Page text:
Types of Waves

Types of Waves

The Basics…

Waves are formed due to low pressure weather systems far out in the middle of the ocean. Much like dropping an object into a pool of water, waves spread out in a ripple like motion and can travel for hundreds and thousands of miles before hitting land or shallow water. This is when the wave will ‘break’ and is what gets us surfers all excited.Waves generally arrive in groups, or what surfers call ‘sets’. Sets can be less than three minutes apart or on the other hand as far apart as thirty minutes. Usually arriving one after the other in threes, fours or more. Set waves are normally larger and more powerful than the other waves in between.

There are three different types of ‘waves’ or ‘breaks’, each defined by what causes the wave to crest and subsequently break. These are beach breaks, reef breaks and point breaks.

Beach Breaks…

A beach break is where a wave has moved from deep to shallow water over a sandy seabed. These types of wave are the best type of waves for beginners and amateur surfers as they generally break with less force than a reef break and are a bit kinder to those trying to master riding them. Although the waves are usually short, the risk factor is much lower as you are falling onto sand. However this doesn’t mean that all beach breaks are easy and not as powerful as reef breaks. Some of the largest, most powerful waves in the world are beach breaks such as the big wave spot Nazaré, in Portugal. A good example of a more common beach break is Hossegor in the south-west of France, just down the road from our Moliets surf camp.

Reef Breaks…

Reef breaks are where a wave breaks over a coral reef or rocky seabed. This type of wave is normally more suited to intermediate or advanced surfers as they often break quickly with more power than a beach break and in shallower water. However depending on the shape of the reef and how quickly the depth of the water changes from deep to shallow they can produce waves of all shapes, sizes and power. Generally with most reef breaks, the wave will come from deep in the ocean on to a shallow reef quickly creating a wave that requires a rather fast and butt clenching take off. A good example of this is the famous wave Pipeline, in Hawaii. Be careful when surfing reef breaks though, because if you fall off and hit the bottom, the coral is certainly more painful than sand!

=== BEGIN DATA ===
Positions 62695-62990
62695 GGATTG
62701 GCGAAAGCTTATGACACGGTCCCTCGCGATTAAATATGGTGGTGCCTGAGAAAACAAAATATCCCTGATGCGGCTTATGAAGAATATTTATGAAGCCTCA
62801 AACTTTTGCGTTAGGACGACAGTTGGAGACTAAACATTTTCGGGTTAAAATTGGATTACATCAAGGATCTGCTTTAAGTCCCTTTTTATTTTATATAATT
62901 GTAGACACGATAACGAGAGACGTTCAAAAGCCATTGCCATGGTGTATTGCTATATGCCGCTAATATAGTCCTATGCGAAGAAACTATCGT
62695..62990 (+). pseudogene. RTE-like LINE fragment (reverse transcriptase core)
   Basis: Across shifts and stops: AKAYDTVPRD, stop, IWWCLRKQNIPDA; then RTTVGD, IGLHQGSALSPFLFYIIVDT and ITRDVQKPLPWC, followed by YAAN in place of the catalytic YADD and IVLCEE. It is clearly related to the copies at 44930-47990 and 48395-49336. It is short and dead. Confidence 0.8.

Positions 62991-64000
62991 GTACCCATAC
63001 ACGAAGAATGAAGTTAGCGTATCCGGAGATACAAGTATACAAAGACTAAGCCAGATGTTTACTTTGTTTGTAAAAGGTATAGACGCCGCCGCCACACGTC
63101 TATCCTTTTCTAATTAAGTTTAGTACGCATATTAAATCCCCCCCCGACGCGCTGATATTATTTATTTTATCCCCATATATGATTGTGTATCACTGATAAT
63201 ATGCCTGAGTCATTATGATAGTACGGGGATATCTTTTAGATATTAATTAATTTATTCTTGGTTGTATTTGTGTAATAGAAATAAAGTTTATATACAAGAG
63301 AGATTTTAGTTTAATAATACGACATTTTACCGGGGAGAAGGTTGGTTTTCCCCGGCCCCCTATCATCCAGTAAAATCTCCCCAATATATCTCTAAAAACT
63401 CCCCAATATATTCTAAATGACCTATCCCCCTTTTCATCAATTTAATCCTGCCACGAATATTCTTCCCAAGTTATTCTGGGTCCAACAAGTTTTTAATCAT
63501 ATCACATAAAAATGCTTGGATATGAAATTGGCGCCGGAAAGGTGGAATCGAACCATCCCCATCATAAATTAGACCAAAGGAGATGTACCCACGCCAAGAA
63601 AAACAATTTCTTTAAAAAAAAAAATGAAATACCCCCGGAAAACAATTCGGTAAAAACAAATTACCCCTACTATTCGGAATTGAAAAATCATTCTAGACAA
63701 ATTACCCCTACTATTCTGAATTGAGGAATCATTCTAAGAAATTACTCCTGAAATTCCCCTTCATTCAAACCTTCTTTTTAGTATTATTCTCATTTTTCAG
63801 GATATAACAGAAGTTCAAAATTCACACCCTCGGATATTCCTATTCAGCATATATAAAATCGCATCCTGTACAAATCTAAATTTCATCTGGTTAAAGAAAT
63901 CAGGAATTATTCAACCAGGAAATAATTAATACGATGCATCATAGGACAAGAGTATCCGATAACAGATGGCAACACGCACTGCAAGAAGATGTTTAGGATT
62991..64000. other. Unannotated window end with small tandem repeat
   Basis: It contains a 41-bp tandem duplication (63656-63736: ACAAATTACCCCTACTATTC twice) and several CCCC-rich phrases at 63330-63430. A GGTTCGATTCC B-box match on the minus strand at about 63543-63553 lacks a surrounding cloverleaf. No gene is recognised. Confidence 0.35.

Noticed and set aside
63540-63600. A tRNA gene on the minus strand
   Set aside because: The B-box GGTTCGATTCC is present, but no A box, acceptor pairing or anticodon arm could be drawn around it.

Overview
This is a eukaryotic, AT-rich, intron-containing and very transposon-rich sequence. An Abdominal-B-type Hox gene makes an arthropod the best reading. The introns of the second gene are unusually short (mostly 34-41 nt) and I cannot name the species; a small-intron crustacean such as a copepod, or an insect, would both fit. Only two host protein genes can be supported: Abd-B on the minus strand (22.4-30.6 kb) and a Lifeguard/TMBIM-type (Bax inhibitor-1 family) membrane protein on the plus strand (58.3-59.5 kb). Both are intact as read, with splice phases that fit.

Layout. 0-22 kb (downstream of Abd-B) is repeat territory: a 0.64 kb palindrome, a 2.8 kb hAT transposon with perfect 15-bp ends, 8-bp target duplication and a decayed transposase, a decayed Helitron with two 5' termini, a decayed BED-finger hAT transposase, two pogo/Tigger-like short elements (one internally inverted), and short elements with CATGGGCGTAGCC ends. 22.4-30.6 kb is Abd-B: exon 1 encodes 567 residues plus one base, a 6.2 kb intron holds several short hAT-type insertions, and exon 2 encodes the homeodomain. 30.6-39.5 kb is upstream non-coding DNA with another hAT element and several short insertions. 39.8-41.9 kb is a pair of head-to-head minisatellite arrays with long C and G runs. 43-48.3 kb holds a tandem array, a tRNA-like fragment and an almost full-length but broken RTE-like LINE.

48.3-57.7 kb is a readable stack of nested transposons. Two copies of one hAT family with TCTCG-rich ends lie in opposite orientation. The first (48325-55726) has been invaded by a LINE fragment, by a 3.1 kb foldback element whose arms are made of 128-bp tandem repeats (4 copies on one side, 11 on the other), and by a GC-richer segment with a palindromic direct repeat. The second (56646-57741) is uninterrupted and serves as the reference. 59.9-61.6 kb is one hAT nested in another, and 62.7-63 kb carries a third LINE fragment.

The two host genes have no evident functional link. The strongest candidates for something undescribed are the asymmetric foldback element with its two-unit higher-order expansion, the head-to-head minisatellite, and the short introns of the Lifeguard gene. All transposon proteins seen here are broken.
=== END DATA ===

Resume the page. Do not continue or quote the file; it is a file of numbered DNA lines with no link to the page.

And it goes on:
Point Breaks…

A point break is when a wave breaks onto and along a rocky point, creating a wave that travels in just one direction. Point breaks are often some of the most popular waves in the world as they provide some of the longest and user friendly waves, some point breaks in Africa and South America can be surfed for over 3km! This is perfect for refining your surfing, as they usually create long rides with open wave faces, perfect for practicing turns and riding down the line. A good example of a famous point break is Anchor Point, which can be found in Morocco right next to our surf camp in Taghazout. Point breaks are perfect for intermediates who have mastered the bottom turn and can ride on a waves face going sideways.

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